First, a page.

This article appeared in the September 2016 issue of Athletic Business. Athletic Business is a free magazine for professionals in the athletic, fitness and recreation industry. Click here to subscribe.
As the CEO of SCW Fitness Education, Sara Kooperman is a big fan of fitness trend lists, whether they come from the International Health, Racquet and Sportsclub Association (IHRSA), Shape magazine or the American College of Sports Medicine (ACSM).
One recent trend caught her attention. The trend of educated, certified and experienced fitness professionals had held the No. 1 spot in the ACSM annual fitness trend survey for six consecutive years before falling to No. 3 in 2014 behind high-intensity interval training (HIIT) and bodyweight training. In the 2016 ACSM survey, professional certifications fell to No. 5 as wearable technology took the top spot.
"One of the biggest trends I see in the fitness industry is that facilities care less and less about making sure their professionals are certified," Kooperman says. "And if the ACSM, which is adamant about education, is noting that it has dropped to No. 5, I think that's a huge shift."
Based on her love of fitness trends and trends she sees regularly at her MANIA conventions around the country, Kooperman has come up with her own list of trends in fitness programming and training, which she will share at the Athletic Business Show. Kooperman's list consists of 13 trends, but rather than reveal the entire baker's dozen, here are her top five:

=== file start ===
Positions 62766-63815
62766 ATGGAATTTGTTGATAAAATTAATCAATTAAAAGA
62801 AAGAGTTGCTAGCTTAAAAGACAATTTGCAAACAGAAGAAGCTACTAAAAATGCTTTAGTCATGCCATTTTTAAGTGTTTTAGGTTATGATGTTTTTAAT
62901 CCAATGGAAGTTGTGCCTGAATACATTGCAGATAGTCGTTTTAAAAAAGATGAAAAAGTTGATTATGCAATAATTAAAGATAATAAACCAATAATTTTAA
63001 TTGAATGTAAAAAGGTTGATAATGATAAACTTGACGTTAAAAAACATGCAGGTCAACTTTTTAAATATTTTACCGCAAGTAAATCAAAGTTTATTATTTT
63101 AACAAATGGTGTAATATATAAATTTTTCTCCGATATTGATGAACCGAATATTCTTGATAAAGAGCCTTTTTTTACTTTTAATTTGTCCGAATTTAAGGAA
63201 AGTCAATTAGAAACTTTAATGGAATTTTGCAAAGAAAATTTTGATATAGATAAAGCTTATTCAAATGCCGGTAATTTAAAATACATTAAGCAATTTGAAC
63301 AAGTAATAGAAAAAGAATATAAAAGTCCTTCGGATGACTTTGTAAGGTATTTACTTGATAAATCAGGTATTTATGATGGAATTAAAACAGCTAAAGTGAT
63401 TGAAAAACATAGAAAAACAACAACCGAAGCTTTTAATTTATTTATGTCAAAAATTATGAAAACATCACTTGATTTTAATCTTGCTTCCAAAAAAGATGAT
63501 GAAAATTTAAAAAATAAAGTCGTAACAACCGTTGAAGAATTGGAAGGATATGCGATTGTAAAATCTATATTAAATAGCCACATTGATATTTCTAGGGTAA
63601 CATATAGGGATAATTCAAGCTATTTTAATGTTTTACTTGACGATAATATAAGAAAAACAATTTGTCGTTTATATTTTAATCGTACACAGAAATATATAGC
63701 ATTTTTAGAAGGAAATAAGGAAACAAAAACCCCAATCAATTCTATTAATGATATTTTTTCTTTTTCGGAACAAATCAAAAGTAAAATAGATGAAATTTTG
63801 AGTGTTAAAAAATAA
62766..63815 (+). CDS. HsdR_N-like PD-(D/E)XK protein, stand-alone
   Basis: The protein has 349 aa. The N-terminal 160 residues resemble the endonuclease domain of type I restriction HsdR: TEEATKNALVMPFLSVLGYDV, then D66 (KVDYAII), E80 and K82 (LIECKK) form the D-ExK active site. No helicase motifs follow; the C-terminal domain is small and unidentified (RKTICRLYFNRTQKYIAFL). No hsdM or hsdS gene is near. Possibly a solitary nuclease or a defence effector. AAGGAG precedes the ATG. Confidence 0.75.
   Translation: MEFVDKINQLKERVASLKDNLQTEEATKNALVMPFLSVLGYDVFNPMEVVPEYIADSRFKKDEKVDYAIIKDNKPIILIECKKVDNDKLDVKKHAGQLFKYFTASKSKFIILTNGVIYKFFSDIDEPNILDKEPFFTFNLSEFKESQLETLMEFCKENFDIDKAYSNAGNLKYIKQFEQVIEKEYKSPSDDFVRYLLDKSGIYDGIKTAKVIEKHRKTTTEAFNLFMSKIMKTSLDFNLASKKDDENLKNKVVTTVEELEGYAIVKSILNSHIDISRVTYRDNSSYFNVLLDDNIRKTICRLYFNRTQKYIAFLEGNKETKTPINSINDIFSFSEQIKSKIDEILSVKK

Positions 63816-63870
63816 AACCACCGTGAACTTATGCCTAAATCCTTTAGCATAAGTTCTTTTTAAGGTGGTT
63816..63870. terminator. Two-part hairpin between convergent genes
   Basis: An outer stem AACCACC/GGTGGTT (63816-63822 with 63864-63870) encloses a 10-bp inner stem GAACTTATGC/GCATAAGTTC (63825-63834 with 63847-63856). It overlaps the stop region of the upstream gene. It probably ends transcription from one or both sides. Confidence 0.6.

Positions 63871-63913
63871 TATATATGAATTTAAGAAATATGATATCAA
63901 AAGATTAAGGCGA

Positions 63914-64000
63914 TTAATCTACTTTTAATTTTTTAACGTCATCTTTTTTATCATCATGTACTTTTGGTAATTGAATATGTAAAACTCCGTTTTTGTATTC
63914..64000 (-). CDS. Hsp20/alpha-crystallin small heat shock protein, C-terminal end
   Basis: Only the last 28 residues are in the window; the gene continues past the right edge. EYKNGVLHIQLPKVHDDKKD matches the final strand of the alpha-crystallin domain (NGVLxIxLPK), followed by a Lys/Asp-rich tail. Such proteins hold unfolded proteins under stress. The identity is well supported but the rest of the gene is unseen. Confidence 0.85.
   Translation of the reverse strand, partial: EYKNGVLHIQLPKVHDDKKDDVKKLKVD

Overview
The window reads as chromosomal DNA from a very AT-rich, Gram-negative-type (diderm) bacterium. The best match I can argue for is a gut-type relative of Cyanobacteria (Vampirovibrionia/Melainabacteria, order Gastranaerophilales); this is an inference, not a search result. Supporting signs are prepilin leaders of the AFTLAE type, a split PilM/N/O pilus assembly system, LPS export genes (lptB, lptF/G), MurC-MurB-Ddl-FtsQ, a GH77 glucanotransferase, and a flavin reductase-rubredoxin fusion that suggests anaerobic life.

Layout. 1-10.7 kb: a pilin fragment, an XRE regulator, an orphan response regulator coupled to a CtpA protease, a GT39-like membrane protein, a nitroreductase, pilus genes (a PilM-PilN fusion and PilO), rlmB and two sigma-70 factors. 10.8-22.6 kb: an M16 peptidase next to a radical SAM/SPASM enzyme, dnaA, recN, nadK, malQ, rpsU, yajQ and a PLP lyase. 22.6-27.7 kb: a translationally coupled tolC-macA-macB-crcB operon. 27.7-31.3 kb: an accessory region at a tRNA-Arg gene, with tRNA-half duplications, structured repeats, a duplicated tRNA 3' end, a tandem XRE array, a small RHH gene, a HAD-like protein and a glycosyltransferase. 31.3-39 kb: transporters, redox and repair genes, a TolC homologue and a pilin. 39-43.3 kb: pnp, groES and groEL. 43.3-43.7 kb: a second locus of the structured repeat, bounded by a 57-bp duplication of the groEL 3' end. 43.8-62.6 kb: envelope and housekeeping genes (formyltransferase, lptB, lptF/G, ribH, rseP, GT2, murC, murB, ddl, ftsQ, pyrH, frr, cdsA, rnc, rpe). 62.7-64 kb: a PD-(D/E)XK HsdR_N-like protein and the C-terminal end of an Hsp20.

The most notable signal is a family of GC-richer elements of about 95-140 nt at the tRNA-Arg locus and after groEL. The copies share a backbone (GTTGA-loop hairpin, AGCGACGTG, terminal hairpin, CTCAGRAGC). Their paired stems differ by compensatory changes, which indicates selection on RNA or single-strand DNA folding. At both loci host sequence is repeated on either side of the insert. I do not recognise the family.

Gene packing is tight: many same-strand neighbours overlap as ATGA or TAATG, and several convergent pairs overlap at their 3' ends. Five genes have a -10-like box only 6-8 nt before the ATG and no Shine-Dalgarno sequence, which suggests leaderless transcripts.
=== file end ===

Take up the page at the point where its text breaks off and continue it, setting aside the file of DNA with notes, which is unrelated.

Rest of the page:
Kooperman's top 5 trends
1. The Importance of Recovery Time
For millennials, stretching and yoga between workouts is en vogue. For older adult exercisers, it's a necessity, Kooperman says. "There's always a focus on recovery with an older adult fitness program. For older adults, the risk of injury is so much higher. If they don't focus on the recovery, workouts become unpleasant, and then they stop doing them."
2. The Balance of Nutrition and Exercise
Kooperman has seen a shift from dieting to fitness and exercise back to a focus on diet. "It should be settling in the middle. Fitness professionals know the value of exercise both from a mental and physical response, but they also know that it works with a diet. People are getting much more sophisticated with their food preferences and preparations."
3. The Growth of Specialty Certifications
Many clubs no longer require the general group fitness or general personal training certifications in favor of more specialty certifications, Kooperman says. "We're seeing more and more trainers getting the specialty certifications because a general certification is not required by their state. It means the industry is getting more diverse. And by getting more diverse, we're able to capture and support a greater market."
4. The Importance of Exercise for Older Adults
More people realize that as they get older, the quality of their life is affected by exercising, Kooperman says. "Our population, because of modern technology, is living longer and longer, and healthier and healthier. A lot of people never were involved in a health club, never took out a membership and never were involved in fitness. But going someplace and working out for an hour is getting more and more popular with older adults."
5. The Growth of Barre Training
Barre training is hot right now, Kooperman says, but she questions whether it will stay as hot as yoga or have the longevity of step aerobics. "Barre training is effective and easier on the body. If I took a HIIT workout as opposed to a barre class, I would get in better shape, but I'm going to be able to do this barre program for a heck of a lot longer than I'm going to be able to do HIIT."
This article originally appeared in the September 2016 issue of Athletic Business with the title "Top trends from a fitness guru"